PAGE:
4. Computational Astrophysics Consortium 3 - Supernovae, Gamma-Ray Bursts and Nucleosynthesis

    SciTech Connect

    Woosley, Stan

    2014-08-29

    Final project report for UCSC's participation in the Computational Astrophysics Consortium - Supernovae, Gamma-Ray Bursts and Nucleosynthesis. As an appendix, the report of the entire Consortium is also appended.

  5. Heavy sterile neutrinos: bounds from big-bang nucleosynthesis and SN 1987A

    NASA Astrophysics Data System (ADS)

    Dolgov, A. D.; Hansen, S. H.; Raffelt, G.; Semikoz, D. V.

    2000-12-01

    Cosmological and astrophysical effects of heavy (10-200 MeV) sterile Dirac neutrinos, mixed with the active ones, are considered. The bounds on mass and mixing angle from both supernovae and big-bang nucleosynthesis are presented.

  6. Review of Big Bang Nucleosynthesis and Primordial Abundances

    NASA Astrophysics Data System (ADS)

    Tytler, David; O'Meara, John M.; Suzuki, Nao; Lubin, Dan

    2001-03-01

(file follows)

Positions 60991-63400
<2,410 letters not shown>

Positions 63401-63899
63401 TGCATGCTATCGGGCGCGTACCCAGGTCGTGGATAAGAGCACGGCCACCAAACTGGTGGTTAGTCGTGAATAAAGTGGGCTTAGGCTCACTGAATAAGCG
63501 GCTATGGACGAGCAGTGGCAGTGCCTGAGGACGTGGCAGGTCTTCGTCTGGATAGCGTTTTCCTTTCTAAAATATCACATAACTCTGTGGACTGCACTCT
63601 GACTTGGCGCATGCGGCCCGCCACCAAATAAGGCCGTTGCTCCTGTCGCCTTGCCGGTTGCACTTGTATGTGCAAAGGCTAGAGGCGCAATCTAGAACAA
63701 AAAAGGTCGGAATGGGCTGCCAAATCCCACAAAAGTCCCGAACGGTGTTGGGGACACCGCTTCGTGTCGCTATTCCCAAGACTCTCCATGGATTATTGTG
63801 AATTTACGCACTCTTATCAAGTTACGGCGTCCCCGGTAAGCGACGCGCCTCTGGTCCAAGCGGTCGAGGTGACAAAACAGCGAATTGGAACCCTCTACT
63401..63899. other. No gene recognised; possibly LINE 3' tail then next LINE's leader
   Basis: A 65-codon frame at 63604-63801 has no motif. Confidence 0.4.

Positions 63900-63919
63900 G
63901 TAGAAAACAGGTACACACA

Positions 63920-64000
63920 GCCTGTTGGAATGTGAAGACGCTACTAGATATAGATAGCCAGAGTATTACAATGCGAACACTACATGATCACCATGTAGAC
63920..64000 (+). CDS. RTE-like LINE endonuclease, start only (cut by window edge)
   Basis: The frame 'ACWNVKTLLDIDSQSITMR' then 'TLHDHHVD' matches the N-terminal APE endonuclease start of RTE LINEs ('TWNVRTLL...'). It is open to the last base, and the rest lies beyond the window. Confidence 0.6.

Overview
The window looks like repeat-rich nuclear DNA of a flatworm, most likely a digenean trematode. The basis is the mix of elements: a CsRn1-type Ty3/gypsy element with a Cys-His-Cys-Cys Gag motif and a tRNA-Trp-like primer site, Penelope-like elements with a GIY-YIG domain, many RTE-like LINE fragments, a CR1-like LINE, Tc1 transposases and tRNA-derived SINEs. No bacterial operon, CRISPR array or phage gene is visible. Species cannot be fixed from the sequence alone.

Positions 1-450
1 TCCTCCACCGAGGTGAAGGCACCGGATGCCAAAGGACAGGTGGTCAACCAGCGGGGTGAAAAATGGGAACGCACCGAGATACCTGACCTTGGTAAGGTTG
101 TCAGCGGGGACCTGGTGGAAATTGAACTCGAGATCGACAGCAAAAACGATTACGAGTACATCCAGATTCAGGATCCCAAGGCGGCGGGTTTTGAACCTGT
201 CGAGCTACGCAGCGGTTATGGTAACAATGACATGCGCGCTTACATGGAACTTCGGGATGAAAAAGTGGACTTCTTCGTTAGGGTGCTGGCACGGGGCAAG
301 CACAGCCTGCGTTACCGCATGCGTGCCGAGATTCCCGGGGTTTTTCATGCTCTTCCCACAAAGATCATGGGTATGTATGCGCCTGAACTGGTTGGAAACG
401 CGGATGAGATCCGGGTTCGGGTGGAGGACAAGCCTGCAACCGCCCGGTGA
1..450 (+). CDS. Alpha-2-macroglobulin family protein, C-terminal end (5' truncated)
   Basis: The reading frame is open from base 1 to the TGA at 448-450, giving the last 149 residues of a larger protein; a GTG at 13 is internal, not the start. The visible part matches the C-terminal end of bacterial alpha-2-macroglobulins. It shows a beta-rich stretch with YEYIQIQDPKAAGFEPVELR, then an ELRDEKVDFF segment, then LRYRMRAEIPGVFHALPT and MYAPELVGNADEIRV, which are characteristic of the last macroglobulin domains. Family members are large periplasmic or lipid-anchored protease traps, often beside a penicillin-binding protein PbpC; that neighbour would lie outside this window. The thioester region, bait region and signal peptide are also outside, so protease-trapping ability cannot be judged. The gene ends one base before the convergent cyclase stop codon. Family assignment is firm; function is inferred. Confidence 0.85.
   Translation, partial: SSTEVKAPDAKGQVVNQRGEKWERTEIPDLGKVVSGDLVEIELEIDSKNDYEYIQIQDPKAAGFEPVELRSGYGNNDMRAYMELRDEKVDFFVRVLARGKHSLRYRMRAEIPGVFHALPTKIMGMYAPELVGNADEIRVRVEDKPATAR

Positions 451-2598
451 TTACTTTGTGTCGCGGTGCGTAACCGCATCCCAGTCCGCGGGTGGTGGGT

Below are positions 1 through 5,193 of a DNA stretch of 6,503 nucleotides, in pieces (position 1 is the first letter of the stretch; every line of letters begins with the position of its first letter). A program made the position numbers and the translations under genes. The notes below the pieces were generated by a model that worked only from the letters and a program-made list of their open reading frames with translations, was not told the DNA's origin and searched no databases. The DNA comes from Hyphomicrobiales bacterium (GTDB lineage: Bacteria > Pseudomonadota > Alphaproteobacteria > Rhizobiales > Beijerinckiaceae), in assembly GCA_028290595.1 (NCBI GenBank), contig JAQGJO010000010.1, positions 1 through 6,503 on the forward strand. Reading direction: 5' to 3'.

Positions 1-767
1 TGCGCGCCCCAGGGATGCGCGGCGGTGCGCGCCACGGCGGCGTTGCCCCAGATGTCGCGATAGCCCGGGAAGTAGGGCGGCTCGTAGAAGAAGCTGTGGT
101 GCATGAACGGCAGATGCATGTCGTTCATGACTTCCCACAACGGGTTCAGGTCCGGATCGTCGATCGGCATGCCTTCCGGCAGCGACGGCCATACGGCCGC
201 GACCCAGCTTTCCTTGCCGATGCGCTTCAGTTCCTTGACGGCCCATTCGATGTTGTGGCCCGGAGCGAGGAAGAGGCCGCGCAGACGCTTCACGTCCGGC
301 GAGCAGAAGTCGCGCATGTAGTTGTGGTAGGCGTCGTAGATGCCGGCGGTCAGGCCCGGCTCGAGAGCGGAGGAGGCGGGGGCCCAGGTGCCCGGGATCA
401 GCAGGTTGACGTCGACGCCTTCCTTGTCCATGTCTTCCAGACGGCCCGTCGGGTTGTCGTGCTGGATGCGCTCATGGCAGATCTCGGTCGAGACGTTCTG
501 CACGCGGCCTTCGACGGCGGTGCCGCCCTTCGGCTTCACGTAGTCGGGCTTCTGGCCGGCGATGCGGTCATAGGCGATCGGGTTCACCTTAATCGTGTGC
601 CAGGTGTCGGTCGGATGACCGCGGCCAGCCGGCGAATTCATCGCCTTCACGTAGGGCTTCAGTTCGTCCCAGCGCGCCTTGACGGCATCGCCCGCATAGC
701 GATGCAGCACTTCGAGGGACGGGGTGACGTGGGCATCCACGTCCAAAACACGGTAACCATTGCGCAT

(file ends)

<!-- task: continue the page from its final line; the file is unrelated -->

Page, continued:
Big Bang Nucleosynthesis (BBN) is the synthesis of the light nuclei, Deuterium (D or 2H), 3He, 4He and 7Li during the first few minutes of the universe. This review concentrates on recent improvements in the measurement of the primordial (after BBN, and prior to modification) abundances of these nuclei. We mention improvement in the standard theory, and the non-standard extensions which are limited by the data. We have achieved an order of magnitude improvement in the precision of the measurement of primordial D/H, using the HIRES spectrograph on the W. M. Keck telescope to measure D in gas with very nearly primordial abundances towards quasars. From 1994 - 1996, it appeared that there could be a factor of ten range in primordial D/H, but today four examples of low D are secure. High D/H should be much easier to detect, and since there are no convincing examples, it must be extremely rare or non-existent. All data are consistent with a single low value for D/H, and the examples which are consistent with high D/H are readily interpreted as H contamination near the position of D. The new D/H measurements give the most accurate value for the baryon to photon ratio, η, and hence the cosmological baryon density. A similar density is required to explain the amount of Lyα absorption from neutral Hydrogen in the intergalactic medium (IGM) at redshift z ≃ 3, and to explain the fraction of baryons in local clusters of galaxies. The D/H measurements lead to predictions for the abundances of the other light nuclei, which generally agree with measurements. The remaining differences with some measurements can be explained by a combination of measurement and analysis errors or changes in the abundances after BBN. The measurements do not require physics beyond the standard BBN model. Instead, the agreement between the abundances is used to limit the non-standard physics. New measurements are giving improved understanding of the difficulties in estimating the abundances of all